Need more drama? Check out top hoops flicks
Can’t get enough basketball? Or maybe you’re looking for a break from the intense action on the court with a little bit of scripted Hollywood drama.
Check out some of these top basketball-themed movies, from a 1970s comedy to an Oscar-nominated documentary to real-life tales about Ken Carter and Don Haskins.
“One on One” (1977) Small-town high school basketball star Henry Steele struggles when he moves to a university in a big city on a basketball scholarship. Steele becomes overwhelmed by his duties to the team and struggles academically because he never fully learned to read. His situation improves when he is assigned a pretty graduate student as his tutor.
“The Fish That Saved Pittsburgh” (1979) This 1979 film features the Pittsburgh Pythons, the NBA’s worst team. The players blame the poor play on the team’s star, Moses Guthrie, and walk out, leaving the squad to resort to astrology to fill out its roster. The team selects new players through open tryouts, with the requirement that all team members must be Pisces, the same Zodiac sign as Guthrie. The film features NBA legends Julius Erving and Kareem Abdul-Jabbar.
“Hoosiers” (1986) Regarded as one of the best sports movies of all time, “Hoosiers” is based on a true story about a small-town high school basketball team that makes the state finals. Gene Hackman stars as coach Norman Dale, a coach with a checkered past who molds his team into contenders. The film also features Barbara Hershey and Dennis Hopper.
“White Men Can’t Jump” (1992) Billy Hoyle, played by Woody Harrelson, and Sidney Deane, played by Wesley Snipes, are basketball players who are good at hustling on their own, but when they join forces they find even more success. Hoyle needs to win to pay off gambling debts and Deane wants to earn more money to move his family to a better neighborhood. Rosie Perez also stars in the film.
“Hoop Dreams” (1994) This 1994 documentary, which was nominated for an Academy Award, follows two young inner-city Chicago basketball players — Arthur Agee and William Gates — through their high school careers. The movie chronicles the successes and tragedies that Agee and Gates endured throughout their quest to become basketball stars.
“The Air Up There” (1994) Assistant basketball coach Jimmy Dolan, played by Kevin Bacon, needs to land a top recruit to get promoted to head coach. To find his big star, Dolan travels deep into Africa to woo Saleh into moving to the U.S. to play on Dolan’s team. But Saleh, who is the chief’s son and therefore has duties within his tribe, is reluctant to leave.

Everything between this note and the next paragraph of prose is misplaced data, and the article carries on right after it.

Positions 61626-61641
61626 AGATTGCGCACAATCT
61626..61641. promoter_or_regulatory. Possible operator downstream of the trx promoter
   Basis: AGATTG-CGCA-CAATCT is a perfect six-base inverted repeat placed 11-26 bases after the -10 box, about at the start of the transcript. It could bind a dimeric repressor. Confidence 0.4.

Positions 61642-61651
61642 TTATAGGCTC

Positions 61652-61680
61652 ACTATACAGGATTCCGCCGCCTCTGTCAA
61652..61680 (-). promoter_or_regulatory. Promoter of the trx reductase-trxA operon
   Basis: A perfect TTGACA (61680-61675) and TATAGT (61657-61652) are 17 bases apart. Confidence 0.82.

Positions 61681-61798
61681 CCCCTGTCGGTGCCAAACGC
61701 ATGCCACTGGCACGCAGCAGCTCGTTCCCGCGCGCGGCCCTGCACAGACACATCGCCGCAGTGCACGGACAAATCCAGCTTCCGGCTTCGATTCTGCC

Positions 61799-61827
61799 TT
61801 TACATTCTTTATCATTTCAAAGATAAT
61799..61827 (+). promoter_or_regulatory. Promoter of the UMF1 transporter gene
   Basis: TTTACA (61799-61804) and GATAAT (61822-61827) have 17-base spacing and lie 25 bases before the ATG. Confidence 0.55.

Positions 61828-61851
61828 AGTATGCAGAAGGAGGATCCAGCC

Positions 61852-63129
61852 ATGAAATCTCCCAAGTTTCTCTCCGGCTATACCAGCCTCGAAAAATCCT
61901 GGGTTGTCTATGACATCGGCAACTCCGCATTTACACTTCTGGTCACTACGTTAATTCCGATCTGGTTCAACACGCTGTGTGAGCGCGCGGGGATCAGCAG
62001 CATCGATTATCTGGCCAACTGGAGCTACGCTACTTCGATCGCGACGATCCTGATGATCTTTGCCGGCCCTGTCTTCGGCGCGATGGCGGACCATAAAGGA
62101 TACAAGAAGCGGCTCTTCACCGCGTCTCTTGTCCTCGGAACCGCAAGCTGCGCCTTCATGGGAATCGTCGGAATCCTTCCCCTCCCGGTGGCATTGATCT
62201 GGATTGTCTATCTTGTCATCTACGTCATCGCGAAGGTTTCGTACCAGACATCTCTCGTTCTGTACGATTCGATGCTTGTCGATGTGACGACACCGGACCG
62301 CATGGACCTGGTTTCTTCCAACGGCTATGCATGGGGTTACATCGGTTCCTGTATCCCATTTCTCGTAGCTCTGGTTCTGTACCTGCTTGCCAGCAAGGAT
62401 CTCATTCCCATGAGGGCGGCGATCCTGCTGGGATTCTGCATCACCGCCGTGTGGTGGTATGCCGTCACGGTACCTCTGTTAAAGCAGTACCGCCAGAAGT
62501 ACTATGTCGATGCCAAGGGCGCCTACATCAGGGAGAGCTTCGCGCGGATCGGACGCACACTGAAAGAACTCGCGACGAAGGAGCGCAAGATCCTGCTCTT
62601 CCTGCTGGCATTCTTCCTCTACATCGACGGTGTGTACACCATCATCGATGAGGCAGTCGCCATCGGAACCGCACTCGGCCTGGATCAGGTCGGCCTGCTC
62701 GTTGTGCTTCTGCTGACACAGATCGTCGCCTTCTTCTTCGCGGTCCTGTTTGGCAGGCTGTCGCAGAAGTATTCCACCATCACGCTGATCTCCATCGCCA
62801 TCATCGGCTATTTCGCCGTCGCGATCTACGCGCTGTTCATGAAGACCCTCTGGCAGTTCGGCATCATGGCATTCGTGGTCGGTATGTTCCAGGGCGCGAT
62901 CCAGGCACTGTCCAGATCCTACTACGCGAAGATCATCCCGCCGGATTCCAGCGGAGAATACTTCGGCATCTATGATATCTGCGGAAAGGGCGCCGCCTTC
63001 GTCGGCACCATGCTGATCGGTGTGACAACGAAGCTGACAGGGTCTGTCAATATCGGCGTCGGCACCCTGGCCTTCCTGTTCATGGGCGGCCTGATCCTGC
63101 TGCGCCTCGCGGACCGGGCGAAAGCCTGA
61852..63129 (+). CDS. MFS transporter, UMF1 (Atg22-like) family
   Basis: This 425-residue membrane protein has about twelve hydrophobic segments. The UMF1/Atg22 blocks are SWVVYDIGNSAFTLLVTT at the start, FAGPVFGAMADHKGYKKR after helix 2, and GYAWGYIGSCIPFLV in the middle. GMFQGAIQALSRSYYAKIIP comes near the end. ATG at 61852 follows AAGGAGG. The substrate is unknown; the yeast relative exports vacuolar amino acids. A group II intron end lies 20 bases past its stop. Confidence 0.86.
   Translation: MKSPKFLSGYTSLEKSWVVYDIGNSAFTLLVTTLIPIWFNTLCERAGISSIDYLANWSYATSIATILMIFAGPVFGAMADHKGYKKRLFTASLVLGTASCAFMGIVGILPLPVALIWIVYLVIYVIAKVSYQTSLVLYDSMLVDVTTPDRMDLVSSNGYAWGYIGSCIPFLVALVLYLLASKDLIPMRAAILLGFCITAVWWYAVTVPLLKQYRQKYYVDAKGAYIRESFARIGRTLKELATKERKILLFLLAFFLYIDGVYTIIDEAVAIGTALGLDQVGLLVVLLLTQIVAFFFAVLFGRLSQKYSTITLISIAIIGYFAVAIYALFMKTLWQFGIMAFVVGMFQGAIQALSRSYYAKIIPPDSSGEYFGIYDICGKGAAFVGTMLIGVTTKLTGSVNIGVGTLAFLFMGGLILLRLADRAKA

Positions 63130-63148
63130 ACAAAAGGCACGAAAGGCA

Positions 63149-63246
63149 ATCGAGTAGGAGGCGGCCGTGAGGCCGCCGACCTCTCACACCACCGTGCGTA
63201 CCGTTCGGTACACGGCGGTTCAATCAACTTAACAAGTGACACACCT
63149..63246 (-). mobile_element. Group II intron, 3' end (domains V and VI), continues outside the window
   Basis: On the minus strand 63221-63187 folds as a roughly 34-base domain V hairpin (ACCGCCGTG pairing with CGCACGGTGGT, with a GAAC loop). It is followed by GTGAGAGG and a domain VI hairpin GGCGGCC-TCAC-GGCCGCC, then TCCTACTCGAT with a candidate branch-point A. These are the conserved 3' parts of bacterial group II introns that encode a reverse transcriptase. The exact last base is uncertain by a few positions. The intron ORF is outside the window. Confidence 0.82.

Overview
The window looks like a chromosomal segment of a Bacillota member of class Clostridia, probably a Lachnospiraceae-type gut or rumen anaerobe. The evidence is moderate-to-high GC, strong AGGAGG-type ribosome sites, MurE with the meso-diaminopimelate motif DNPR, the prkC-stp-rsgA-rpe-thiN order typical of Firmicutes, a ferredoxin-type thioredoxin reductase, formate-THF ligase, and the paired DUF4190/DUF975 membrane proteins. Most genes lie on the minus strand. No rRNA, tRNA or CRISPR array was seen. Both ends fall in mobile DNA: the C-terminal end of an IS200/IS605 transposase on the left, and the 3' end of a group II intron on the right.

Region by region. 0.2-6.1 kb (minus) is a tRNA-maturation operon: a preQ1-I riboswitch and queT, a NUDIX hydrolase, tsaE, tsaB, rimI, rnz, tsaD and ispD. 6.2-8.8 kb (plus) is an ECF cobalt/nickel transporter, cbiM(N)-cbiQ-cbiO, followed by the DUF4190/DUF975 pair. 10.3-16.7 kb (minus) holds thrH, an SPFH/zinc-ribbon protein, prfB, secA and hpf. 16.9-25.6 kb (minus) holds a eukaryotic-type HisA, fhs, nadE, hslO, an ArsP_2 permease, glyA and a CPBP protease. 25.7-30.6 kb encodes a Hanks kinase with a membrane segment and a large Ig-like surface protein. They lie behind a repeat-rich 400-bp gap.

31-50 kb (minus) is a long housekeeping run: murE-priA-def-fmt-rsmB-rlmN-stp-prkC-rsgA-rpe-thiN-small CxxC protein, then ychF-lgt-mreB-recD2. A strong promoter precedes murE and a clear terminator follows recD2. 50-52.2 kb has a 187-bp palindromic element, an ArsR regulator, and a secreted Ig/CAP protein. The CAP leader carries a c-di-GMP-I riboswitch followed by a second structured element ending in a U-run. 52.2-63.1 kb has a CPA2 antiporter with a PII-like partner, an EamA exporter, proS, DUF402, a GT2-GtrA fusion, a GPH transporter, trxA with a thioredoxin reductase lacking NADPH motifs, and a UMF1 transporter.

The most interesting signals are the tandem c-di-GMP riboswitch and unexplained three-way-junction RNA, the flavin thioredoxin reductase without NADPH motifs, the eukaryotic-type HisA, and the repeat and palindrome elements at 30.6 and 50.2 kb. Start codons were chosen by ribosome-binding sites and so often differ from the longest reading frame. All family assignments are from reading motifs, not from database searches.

“Blue Chips” (1994) College basketball coach Pete Bell, played by Nick Nolte, is pressured to attract big-name players to his school to build a winning program. But Bell faces a dilemma when his top recruits expect compensation for committing to his team, which is an NCAA violation. Shaquille O’Neal and Anfernee “Penny” Hardaway also star in the film.
“Love and Basketball” (2000) From young next-door neighbors to high school classmates, Monica and Quincy enjoyed a friendship that involved a common goal of making it to the NBA. The two become a couple when they are both playing basketball at USC, but within a year they break up before being reunited again years later.
“Coach Carter” (2005) Based on a true story, “Coach Carter” chronicles Ken Carter’s quest to transform the boys’ basketball team at his old high school in a poor area of Richmond, Calif. Carter, who is also the owner of a sporting goods store, makes his team sign contracts that include promises for respectful behavior, a dress code and good grades as a must in order to participate on the team. After initial resistance, the players take to Carter’s rules and success on the court soon follows. But when the players begin to slack off in school, Carter follows through on his promise to not let them play, and locks the gym until the players’ grades improve. The move draws debate from the team, school and community.
“Glory Road” (2006) Based on a true story, “Glory Road” details the story of Texas Western basketball coach Don Haskins who recruited the best available talent in the country, black or white, to make up his 1965-66 squad. During a time when racism was high in the U.S., the team endures criticism and prejudices throughout the season, but puts all of it aside and comes together to win on the court. The team advances to the NCAA championship against powerhouse Kentucky, where Haskins makes history by starting the first all-black lineup.